Charting Texas' Early Childhood Future: An Open House at the Capitol

On December 5, 2012, the Texas Early Learning Council hosted an early childhood policy open house at the Texas Capitol in Austin. We shared our work with early childhood stakeholders and legislative staff. Attendees were invited to learn about our initiatives and discuss their sustainability before the start of the upcoming 83rd Texas Legislature.  The Council's grant will end in August 2013, and the sustainability of our initiatives is becoming increasingly important.

Visit our Facebook page to view pictures from the event.

The meeting began with an introduction from Dr. John Gasko, former Chair of the Council.  Beginning with a quick overview of the data from the statewide early childhood needs assessment. Then, LaShonda Brown, Chair of the Council, and Don Titcombe, Manager of the Council, discussed the importance of the Council's initiatives in light of our rapidly growing child population.

View the PowerPoint Presentation from the Plenary Session. [ Click here for the PDF version. ]

For our initiatives, sustainability relates to many types of resources, including funding, staff, and future expansion of the reach of the projects.  More importantly, sustainability relates to the long-term impact the Council's work can have on families, children, and other early childhood stakeholders.

Learn more about the projects that we discussed at the meeting and download information sheets in the tabs below.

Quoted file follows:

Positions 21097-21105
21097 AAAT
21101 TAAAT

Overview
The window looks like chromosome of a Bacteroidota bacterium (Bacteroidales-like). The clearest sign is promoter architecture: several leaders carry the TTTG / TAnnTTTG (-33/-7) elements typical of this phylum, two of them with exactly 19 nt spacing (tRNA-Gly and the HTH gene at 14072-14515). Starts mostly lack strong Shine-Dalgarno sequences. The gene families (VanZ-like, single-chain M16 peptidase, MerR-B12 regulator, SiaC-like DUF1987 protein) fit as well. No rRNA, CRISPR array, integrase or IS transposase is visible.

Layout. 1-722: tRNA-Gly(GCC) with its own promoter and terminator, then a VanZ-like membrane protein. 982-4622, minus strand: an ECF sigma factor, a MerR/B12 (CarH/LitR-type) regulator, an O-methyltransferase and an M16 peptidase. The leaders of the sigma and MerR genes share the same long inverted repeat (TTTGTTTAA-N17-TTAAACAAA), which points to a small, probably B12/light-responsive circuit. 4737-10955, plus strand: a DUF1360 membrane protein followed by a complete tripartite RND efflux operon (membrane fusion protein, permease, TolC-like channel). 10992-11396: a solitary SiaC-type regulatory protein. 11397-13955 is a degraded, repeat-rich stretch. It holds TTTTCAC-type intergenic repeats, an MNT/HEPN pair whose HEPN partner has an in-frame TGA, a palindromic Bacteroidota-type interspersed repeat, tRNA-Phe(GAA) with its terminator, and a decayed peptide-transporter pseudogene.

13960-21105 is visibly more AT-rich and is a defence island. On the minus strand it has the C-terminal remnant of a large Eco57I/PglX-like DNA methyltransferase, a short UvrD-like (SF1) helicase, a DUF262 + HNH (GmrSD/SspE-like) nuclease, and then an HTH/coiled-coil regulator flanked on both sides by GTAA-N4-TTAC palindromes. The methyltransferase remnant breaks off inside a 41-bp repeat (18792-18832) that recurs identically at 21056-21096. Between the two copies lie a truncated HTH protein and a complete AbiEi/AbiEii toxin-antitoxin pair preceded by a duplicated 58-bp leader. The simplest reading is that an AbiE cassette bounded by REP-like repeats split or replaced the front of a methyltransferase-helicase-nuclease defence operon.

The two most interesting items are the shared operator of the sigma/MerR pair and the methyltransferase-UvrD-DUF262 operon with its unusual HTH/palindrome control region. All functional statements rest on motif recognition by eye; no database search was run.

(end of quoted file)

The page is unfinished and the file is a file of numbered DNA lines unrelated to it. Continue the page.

Learn more about the sustainability of our initiatives

Texas Early Childhood Professional Development System (TECPDS)

The Council is currently developing the Texas Early Childhood Professional Development System (TECPDS) for early childhood professionals in Texas.  Comprising the Texas Trainer Registry, a new workforce registry, and many professional development resources, TECPDS will be for early childhood professionals.

Sustainability Issues:

  • The Texas Head Start State Collaboration Office, consisting of only two staff members, handles the daily operations of the TECPDS.  Clearly, as the system expands, more staff and resources will be needed.
  • The online registry will need ongoing system and technical support.
  • The system would benefit from increased enrollment and participation incentives - for instance, SB 265 from the 82nd Legislature greatly increased the amount of registered trainers and those applying to be registered in Texas.
Learn more about TECPDS: TECPDS image

Infant, Toddler, and Three-Year-Old Early Learning Guidelines (ITELG)